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Saarland University
Saarland
Saarland
University (German: Universität des Saarlandes) is a modern research university located in Saarbrücken, the capital of the German state of Saarland. It was founded in 1948 in Homburg in co-operation with France
France
and is organized in six faculties that cover all major fields of science. The university is particularly well known for research and education in computer science, computational linguistics and materials science,[4] consistently ranking among the top in the country in those fields
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Latin Language
Latin
Latin
(Latin: lingua latīna, IPA: [ˈlɪŋɡʷa laˈtiːna]) is a classical language belonging to the Italic branch of the Indo-European languages. The Latin alphabet
Latin alphabet
is derived from the Etruscan and Greek alphabets, and ultimately from the Phoenician alphabet. Latin
Latin
was originally spoken in Latium, in the Italian Peninsula.[3] Through the power of the Roman Republic, it became the dominant language, initially in Italy and subsequently throughout the Roman Empire. Vulgar Latin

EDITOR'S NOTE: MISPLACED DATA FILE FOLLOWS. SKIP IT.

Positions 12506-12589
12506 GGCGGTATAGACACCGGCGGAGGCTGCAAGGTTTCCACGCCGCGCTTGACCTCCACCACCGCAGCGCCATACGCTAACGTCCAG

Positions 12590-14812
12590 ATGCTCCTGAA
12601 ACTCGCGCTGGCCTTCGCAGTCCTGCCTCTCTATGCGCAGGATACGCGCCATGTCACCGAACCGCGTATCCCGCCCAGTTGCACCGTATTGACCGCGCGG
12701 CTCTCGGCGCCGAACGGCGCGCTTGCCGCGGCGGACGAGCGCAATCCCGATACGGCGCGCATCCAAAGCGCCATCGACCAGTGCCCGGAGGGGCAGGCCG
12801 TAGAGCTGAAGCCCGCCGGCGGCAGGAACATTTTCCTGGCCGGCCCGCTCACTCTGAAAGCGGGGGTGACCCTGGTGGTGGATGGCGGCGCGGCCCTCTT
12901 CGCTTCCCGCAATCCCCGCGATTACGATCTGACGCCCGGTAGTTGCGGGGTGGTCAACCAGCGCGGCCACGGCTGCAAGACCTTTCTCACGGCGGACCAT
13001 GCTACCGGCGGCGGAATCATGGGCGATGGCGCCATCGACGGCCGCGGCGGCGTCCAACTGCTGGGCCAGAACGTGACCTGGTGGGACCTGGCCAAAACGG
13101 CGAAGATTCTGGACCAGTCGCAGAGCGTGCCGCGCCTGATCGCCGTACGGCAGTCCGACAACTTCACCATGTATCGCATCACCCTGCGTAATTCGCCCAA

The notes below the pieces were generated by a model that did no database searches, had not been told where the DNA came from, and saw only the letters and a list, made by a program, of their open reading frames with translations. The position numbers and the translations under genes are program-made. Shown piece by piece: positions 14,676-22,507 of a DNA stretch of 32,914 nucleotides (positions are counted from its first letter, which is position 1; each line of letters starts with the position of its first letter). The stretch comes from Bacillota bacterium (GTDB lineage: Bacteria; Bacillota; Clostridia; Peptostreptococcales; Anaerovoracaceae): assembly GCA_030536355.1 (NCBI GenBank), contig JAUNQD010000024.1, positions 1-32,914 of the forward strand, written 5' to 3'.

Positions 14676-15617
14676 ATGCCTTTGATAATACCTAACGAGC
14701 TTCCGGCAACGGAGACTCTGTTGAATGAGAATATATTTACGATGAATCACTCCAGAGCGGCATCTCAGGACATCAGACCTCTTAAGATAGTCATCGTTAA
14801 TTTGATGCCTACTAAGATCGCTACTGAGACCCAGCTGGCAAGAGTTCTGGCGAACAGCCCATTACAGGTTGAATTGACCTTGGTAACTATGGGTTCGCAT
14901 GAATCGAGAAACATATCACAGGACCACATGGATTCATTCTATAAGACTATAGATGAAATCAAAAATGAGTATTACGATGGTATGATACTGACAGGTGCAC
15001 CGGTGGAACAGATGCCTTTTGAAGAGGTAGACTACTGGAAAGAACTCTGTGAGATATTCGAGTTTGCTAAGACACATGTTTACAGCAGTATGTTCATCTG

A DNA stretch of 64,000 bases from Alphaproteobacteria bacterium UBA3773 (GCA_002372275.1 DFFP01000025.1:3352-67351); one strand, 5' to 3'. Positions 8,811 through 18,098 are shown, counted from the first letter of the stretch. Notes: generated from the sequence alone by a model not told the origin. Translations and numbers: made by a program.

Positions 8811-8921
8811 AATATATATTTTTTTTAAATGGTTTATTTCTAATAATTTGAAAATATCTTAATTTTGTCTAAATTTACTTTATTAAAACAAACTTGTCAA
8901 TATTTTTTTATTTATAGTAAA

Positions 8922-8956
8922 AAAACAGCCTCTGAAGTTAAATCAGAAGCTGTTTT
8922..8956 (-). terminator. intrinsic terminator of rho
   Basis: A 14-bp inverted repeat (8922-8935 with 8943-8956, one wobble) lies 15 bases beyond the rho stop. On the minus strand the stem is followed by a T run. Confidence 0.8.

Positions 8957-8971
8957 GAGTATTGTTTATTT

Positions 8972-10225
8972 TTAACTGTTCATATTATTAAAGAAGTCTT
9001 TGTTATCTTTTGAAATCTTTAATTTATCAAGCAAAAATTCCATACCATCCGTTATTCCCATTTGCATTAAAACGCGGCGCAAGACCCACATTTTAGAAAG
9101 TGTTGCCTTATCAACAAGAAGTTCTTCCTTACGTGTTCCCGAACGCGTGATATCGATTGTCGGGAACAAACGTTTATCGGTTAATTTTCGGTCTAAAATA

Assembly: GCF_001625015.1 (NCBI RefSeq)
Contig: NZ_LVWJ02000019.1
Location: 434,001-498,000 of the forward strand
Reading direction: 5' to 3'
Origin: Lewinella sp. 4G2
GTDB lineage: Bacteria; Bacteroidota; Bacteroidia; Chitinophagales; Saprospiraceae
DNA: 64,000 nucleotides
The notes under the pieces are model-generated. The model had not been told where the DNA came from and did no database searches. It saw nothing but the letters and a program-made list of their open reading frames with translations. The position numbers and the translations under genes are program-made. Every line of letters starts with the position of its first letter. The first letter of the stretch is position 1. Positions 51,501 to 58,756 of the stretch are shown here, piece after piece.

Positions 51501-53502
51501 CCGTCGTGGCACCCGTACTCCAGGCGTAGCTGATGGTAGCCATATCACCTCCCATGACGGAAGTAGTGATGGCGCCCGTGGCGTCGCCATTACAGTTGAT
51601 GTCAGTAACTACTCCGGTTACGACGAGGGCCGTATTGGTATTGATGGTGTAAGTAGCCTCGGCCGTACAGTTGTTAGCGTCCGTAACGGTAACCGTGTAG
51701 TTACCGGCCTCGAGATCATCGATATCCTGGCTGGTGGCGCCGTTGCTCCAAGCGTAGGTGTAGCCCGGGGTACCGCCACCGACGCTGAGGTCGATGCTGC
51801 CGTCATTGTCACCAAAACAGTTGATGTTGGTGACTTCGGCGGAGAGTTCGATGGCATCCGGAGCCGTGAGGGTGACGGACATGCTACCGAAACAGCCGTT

Vulgar Latin
developed into the Romance languages, such as Italian, Portuguese, Spanish, French, and Romanian. Latin, Greek and French have contributed many words to the English language
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Biology
Biology
Biology
is the natural science that involves the study of life and living organisms, including their physical structure, chemical composition, function, development and evolution.[1] Modern biology is a vast field, composed of many branches. Despite the broad scope and the complexity of the science, there are certain unifying concepts that consolidate it into a single, coherent field. Biology
Biology
recognizes the cell as the basic unit of life, genes as the basic unit of heredity, and evolution as the engine that propels the creation of new species. Living organisms are open systems that survive by transforming energy and decreasing their local entropy[2] to maintain a stable and vital condition defined as homeostasis
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Biomedical Engineering
Biomedical engineering
Biomedical engineering
(BME) is the application of engineering principles and design concepts to medicine and biology for healthcare purposes (e.g. diagnostic or therapeutic). This field seeks to close the gap between engineering and medicine, combining the design and problem solving skills of engineering with medical biological sciences to advance health care treatment, including diagnosis, monitoring, and therapy.[1] Biomedical engineering
Biomedical engineering